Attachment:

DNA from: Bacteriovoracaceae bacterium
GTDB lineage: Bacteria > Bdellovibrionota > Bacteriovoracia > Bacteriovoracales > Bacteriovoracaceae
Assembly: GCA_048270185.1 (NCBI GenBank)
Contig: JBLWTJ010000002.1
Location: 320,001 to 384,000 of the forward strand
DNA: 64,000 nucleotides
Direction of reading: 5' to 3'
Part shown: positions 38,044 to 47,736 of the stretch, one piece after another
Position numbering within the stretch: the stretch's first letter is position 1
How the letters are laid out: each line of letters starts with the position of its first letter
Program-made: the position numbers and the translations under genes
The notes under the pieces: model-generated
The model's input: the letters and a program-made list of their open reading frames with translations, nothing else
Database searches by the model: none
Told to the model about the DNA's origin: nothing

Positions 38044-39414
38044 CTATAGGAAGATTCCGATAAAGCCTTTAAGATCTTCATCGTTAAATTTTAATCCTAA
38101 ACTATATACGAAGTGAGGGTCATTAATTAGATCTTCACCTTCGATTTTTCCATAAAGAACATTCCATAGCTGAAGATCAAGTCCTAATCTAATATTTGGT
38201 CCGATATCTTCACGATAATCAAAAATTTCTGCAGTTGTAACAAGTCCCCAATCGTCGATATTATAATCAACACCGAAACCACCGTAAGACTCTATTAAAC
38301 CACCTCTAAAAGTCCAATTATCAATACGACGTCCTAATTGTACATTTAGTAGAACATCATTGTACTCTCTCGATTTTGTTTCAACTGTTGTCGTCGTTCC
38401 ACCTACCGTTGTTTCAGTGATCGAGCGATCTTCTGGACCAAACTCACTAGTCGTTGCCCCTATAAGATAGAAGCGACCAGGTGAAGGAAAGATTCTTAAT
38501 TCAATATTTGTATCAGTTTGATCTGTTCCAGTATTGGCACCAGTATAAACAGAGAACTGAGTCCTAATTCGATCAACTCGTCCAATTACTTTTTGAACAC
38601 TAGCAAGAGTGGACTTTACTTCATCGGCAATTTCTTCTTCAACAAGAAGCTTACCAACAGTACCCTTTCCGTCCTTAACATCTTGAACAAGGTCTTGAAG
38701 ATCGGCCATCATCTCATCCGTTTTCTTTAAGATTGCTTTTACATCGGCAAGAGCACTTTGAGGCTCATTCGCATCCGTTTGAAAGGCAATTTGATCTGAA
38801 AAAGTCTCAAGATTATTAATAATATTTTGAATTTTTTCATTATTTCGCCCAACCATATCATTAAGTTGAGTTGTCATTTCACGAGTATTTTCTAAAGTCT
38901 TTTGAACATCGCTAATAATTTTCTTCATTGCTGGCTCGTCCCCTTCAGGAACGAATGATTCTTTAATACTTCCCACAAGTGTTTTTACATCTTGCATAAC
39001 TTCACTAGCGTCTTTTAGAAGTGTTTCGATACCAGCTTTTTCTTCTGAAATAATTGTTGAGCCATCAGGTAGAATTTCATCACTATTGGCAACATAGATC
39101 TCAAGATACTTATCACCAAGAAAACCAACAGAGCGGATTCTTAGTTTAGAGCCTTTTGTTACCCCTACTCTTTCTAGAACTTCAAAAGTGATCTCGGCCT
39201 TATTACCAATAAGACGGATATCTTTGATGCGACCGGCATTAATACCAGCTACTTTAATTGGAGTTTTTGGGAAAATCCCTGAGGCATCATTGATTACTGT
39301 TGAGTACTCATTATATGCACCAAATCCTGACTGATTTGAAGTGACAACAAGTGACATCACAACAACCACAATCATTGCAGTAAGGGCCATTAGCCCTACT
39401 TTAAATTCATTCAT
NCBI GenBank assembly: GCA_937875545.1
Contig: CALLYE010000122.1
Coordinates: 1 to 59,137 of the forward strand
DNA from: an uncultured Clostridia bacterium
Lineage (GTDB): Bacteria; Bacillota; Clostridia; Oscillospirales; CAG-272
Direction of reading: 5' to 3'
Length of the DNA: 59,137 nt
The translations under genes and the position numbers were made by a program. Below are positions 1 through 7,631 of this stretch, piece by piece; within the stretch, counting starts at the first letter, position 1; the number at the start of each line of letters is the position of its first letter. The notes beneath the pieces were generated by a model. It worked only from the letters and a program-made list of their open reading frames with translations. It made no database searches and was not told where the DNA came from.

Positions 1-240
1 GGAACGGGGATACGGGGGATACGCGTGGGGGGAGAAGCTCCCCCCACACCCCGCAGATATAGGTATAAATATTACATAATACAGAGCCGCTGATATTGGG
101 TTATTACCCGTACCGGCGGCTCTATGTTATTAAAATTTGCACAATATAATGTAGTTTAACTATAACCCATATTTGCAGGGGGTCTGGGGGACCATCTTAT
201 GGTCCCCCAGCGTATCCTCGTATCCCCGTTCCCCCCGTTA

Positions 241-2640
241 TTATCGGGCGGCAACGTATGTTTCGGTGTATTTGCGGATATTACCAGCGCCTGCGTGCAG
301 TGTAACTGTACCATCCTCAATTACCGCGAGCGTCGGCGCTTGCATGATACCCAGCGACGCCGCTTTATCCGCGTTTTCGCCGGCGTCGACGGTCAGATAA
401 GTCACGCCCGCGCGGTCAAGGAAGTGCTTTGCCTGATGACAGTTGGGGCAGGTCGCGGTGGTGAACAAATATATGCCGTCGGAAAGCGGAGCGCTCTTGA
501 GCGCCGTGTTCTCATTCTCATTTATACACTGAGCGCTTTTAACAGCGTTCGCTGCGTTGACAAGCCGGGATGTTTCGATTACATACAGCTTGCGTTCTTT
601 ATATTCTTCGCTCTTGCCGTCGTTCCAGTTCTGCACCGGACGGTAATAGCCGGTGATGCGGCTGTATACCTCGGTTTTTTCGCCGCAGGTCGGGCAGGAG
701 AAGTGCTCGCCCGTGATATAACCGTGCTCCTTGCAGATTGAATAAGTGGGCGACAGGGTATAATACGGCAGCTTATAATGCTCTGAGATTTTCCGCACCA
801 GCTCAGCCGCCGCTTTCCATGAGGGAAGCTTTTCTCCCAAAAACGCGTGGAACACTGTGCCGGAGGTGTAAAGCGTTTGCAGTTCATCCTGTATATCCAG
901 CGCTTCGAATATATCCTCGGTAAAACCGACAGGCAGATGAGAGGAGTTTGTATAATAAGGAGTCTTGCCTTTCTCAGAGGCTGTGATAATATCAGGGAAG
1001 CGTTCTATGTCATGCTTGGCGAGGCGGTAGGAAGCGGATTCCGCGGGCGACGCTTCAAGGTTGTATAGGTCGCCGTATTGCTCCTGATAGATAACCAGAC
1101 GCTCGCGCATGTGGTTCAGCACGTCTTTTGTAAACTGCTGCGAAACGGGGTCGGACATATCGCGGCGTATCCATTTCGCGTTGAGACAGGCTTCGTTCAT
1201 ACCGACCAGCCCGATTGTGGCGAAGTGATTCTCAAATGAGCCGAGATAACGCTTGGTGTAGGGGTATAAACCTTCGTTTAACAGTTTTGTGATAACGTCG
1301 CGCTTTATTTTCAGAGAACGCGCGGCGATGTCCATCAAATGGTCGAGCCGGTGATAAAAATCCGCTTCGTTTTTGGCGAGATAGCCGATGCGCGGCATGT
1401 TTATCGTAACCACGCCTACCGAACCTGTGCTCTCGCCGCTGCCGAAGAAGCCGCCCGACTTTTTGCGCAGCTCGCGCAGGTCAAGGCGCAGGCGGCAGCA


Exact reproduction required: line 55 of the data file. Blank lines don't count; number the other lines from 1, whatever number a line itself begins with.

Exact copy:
1201 ACCGACCAGCCCGATTGTGGCGAAGTGATTCTCAAATGAGCCGAGATAACGCTTGGTGTAGGGGTATAAACCTTCGTTTAACAGTTTTGTGATAACGTCG